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Playing Through Injury Sabotaged Chris Okey's Numbers

Catcher Chris Okey doesn't know if a broken hamate bone was the reason he hit .185 in his first full season in 2017, but he sure hopes that was a contributing factor.

"I think sometimes (hamate injuries) take away the flight of the ball and how hard you swing," he said, noting that can have a trickle down effect on every hitting statistic.

The 20216 second-round pick out of Clemson hit half as many home runs (three) in 362 plate appearances at high Class A Daytona last year as he did in 169 PA at low Class A Dayton in 2016.

The 23-year-old's numbers in the Florida State League last season were, frankly, dismal. He hit .185/.265/.249 in 93 games.

"Obviously it didn't go the way I planned, and a lot of other people planned it to go," Okey said. "It makes you look forward. I've felt the all-time low. I've felt what it's like to go 0-for-30."

While happy he was able to play a full schedule, Okey was disappointed that he didn't get the injury looked at earlier. He said his hand had bothered him since spring training, but he wanted to play through it.

Only after the season did he have it checked out. Okey's Google searches had led him to think he had a sprained ligament in his wrist, but it was diagnosed as a fracture. He had surgery to repair it and enters 2018 feeling better.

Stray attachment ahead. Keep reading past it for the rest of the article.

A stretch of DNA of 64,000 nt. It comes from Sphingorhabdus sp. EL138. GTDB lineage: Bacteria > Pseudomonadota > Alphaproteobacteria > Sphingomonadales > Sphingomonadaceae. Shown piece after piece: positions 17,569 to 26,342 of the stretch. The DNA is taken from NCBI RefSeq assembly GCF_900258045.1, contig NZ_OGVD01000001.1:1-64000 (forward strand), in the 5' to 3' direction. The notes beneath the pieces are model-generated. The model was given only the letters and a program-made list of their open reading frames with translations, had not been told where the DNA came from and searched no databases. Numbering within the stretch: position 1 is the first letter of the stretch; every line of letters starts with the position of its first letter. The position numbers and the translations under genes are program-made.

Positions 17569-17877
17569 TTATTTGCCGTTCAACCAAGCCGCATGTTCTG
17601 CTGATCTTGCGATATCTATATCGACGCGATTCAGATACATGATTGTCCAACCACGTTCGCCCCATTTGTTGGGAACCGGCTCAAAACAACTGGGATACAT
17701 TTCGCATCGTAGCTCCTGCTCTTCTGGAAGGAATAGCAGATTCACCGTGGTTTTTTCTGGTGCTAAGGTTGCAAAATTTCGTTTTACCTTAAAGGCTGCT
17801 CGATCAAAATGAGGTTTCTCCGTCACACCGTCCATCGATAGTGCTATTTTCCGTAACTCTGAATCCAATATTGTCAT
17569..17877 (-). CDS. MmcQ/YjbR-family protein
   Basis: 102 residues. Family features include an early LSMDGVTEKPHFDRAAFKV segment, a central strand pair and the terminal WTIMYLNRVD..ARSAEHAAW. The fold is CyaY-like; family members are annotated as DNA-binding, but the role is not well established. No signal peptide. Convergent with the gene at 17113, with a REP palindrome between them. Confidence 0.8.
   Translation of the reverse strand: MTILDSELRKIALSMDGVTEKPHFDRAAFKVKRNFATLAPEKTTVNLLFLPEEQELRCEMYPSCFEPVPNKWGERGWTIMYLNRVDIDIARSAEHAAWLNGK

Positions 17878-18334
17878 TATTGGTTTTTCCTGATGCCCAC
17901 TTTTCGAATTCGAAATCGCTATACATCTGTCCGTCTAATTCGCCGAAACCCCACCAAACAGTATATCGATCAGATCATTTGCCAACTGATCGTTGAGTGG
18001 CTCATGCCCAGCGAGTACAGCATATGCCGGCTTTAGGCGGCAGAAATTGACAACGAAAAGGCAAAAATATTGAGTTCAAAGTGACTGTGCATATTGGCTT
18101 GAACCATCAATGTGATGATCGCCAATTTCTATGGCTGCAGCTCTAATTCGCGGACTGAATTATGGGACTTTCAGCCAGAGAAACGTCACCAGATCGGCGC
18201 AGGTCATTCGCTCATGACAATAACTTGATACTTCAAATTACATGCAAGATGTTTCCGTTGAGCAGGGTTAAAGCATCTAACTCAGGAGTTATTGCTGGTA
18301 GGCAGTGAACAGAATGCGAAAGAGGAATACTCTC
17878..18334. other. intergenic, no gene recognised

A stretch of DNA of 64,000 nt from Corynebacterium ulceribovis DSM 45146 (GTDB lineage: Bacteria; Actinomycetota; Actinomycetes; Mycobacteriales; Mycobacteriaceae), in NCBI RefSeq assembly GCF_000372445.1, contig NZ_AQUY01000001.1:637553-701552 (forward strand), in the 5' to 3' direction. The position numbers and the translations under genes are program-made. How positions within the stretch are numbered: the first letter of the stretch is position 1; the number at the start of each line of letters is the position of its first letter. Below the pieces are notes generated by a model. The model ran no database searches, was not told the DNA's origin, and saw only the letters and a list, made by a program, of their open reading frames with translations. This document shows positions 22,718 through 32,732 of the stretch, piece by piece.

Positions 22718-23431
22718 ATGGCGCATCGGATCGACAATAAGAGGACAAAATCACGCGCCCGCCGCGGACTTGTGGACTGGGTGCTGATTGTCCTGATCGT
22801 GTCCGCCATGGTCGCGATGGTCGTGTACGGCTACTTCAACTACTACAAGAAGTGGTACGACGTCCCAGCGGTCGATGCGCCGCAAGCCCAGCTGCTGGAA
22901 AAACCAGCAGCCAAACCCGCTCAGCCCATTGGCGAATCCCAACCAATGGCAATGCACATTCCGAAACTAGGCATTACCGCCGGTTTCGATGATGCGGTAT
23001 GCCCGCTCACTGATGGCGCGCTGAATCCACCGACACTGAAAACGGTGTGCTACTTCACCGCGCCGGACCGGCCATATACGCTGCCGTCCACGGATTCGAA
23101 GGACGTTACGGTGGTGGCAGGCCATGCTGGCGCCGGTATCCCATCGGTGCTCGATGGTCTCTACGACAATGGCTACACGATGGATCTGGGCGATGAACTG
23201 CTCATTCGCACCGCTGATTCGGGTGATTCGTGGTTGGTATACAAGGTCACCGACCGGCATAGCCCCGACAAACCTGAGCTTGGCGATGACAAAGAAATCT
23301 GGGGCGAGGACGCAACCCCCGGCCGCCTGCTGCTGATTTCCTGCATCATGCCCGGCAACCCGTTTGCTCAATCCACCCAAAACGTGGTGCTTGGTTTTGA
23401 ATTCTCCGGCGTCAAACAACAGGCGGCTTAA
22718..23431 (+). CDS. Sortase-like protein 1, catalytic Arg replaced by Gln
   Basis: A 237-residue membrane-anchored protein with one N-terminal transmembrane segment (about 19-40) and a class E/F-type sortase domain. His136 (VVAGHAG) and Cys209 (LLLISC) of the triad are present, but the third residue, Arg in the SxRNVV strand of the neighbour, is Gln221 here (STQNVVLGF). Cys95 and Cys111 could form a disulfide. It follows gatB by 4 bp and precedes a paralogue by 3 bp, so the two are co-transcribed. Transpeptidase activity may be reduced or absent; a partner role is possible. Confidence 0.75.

"At the end of the day, it was my decision to play with something like that," he said. "Honestly, it was a little selfish on my part to put the team I was with in jeopardy with the numbers I put up.

"When it comes to something like that, if I go into a season knowing I have an injury, I think it's my job to finish it. Maybe it did have a little bit of an effect on the way I played. But at the end of the day, it's something I chose to play with and I'm accountable for it."

Chris Okey (Mike Janes Four Seam Images)

Chris Okey Gets The Long-Awaited MLB Call

Chris Okey is headed to the majors, which is a useful reminder that catchers develop differently.


Brandon Dixon has shown his versatility in Cactus League games, playing first base, second base, third base, left field and right field. "I draw the line at catcher," he joked.

• Outfielder Jose Siri suffered a thumb injury in the first Cactus League game of the season when he crashed into the center-field wall while trying to make a catch. He was expected to be ready for the start of the minor league regular season.

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